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WASHINGTON (AP) — Prodded by the U.S. government, Takata agreed Wednesday to add up to 40 million air bag inflators to an already massive recall, raising questions about the auto industry's ability to produce and distribute the necessary replacement parts.
The recall of inflators that can explode with too much force and hurt people was already the largest in U.S. history at 28.8 million. But Wednesday's announcement could raise that number as high as 69 million, a staggering task that will strain overburdened manufacturers.
The expansion also entered Takata, automakers and the government's National Highway Traffic Safety Administration in a race against time. The government said the inflators have to be replaced before they reach six years old, when the risk of rupture increases.
Even before Wednesday's expansion, it would have taken until the end of 2017 for enough replacement parts to be manufactured, said Scott Upham, CEO of Valient Market Research in Philadelphia, which tracks air bag sales. He wasn't sure how many more years would be needed.
Other inflator manufacturers such as TRW Automotive, Daicel and Autoliv, which already are making replacement inflators, have agreed to join Takata to produce even more, Upham said.
"They're pitching in to the best of their ability, but even with their help, it's going to be very difficult to really ramp up production to cover this," he said.
Still, the government said, it will take until the end of 2019 to finish the recalls, fast enough to catch the suspect inflators before they can burst and spew shrapnel into drivers and passengers. At least 11 deaths and more than 100 injuries worldwide have been blamed on the Takata parts.
But two years after the big Takata recalls began, automakers have only replaced 28 percent of the recalled inflators due to a lack of replacement parts and difficulty in finding owners and persuading them to get cars repaired.
"We are absolutely not satisfied with the completion rates of the recalls already under way," Rosekind said, cautioning against moving too quickly. Inflators aren't interchangeable and must be engineered to fit a specific vehicle, which takes time, he said.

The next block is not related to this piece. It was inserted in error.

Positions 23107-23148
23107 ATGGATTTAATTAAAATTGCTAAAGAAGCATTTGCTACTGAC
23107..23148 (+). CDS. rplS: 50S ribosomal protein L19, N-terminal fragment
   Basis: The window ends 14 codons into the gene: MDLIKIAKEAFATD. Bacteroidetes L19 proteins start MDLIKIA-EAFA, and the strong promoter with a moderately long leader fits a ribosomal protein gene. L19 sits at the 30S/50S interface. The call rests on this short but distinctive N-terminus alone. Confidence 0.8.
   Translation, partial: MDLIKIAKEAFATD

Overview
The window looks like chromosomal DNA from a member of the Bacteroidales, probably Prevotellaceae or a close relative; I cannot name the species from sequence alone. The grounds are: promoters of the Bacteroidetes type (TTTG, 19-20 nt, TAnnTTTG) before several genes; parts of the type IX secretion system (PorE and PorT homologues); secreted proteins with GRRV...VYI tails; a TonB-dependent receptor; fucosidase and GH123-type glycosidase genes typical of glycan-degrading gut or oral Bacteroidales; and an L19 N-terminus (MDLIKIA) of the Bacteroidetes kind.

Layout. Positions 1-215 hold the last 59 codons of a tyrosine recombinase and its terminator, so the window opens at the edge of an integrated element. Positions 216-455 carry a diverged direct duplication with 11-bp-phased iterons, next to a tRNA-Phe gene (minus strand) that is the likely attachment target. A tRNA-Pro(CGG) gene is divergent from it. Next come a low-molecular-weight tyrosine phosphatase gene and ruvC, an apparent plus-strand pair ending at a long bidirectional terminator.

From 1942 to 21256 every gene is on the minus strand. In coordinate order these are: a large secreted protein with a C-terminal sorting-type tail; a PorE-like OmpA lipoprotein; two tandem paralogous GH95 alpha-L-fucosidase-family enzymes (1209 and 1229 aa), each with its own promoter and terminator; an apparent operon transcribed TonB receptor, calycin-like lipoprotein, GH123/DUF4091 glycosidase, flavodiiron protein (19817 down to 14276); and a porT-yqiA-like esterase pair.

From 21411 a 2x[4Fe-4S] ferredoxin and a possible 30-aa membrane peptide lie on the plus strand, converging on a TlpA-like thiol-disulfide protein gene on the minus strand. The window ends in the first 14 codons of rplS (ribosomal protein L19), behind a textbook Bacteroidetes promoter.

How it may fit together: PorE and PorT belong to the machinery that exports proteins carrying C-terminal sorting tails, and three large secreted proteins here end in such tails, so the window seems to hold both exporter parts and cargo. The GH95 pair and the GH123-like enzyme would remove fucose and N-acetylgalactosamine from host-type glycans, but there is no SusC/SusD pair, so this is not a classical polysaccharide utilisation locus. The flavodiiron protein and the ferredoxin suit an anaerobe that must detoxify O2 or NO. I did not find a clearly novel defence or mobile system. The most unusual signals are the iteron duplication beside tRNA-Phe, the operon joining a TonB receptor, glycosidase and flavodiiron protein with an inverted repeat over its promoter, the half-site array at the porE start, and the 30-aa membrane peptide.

"We don't want to introduce new safety risks by pushing too fast," Rosekind said.
Yet he said the recalls were urgent and told people to get recalled vehicles fixed as soon as parts are available.
"The science now clearly shows these inflators can become unsafe over time," he said, referring to evidence that chemicals in the devices can degrade, especially when exposed to heat and humidity.
The models involved in the expanded recalls and the number of cars affected were not available Wednesday but will be posted within weeks on NHTSA's website. The expansion adds three manufacturers — Tesla, Jaguar-Land Rover and Fisker — to the 14 that already have vehicles in the recall.
The expanded recall mainly covers inflators in front passenger air bags that do not have a chemical drying agent known as a desiccant. But it does not include side air bags without the drying agent, nor does it cover another 32 million air bags that have the desiccant. Some cars now have both driver and passenger inflators that are being recalled.
The expansion will be phased in between now and December 2019, with older cars and those in areas of high heat and humidity getting priority, the agency said.
Takata uses ammonium nitrate to create an explosion that inflates air bags in a crash. But over time and when exposed to airborne moisture and high temperatures, the chemical can degrade and burn too fast, blowing apart a metal canister and spewing shrapnel.
It takes a minimum of six years for the chemical to become unstable in high humidity regions, NHTSA officials said. As cars age, the risk grows, especially in areas where temperatures frequently cycle from cool to hot. Six years is a conservative estimate, and the replacement schedule is aimed at getting vehicles fixed before they are old enough to risk a rupture, the officials said.
But Sen. Bill Nelson, a Florida Democrat, said the recalls still aren't being done fast enough. "If we wait another three or four years for these to get replaced, more people are likely to die," he said.
Inflators with the drying agent have not been recalled because none has ruptured due to problems with ammonium nitrate, NHTSA said. There was one rupture, but it was due to a manufacturing problem with the canister, the agency has said. Side air bags are designed differently and are far less risky, they said.
Takata said it knows of no ruptures in the batch of inflators that have been added to the recalls, nor does it know of any new data "that suggests any substantial risk with respect to such vehicles."
Still, Takata said, it agreed to the expansion out of a shared interest in safety.
Rosekind praised Takata's conduct in the latest recall, saying it appears the company "may be turning the corner toward a stronger and more effective safety compliance culture."
The additional recalls come as authorities in Malaysia investigate two more recent deaths in cars with Takata air bags that ruptured. Honda says the inflators spewed metal fragments in the crashes, but the cause of the deaths has not been determined.
This story has been corrected to show that Valient Market Research has moved to Philadelphia.
Krisher reported from Detroit. AP Auto Writer Dee-Ann Durbin in Detroit also contributed to this report.
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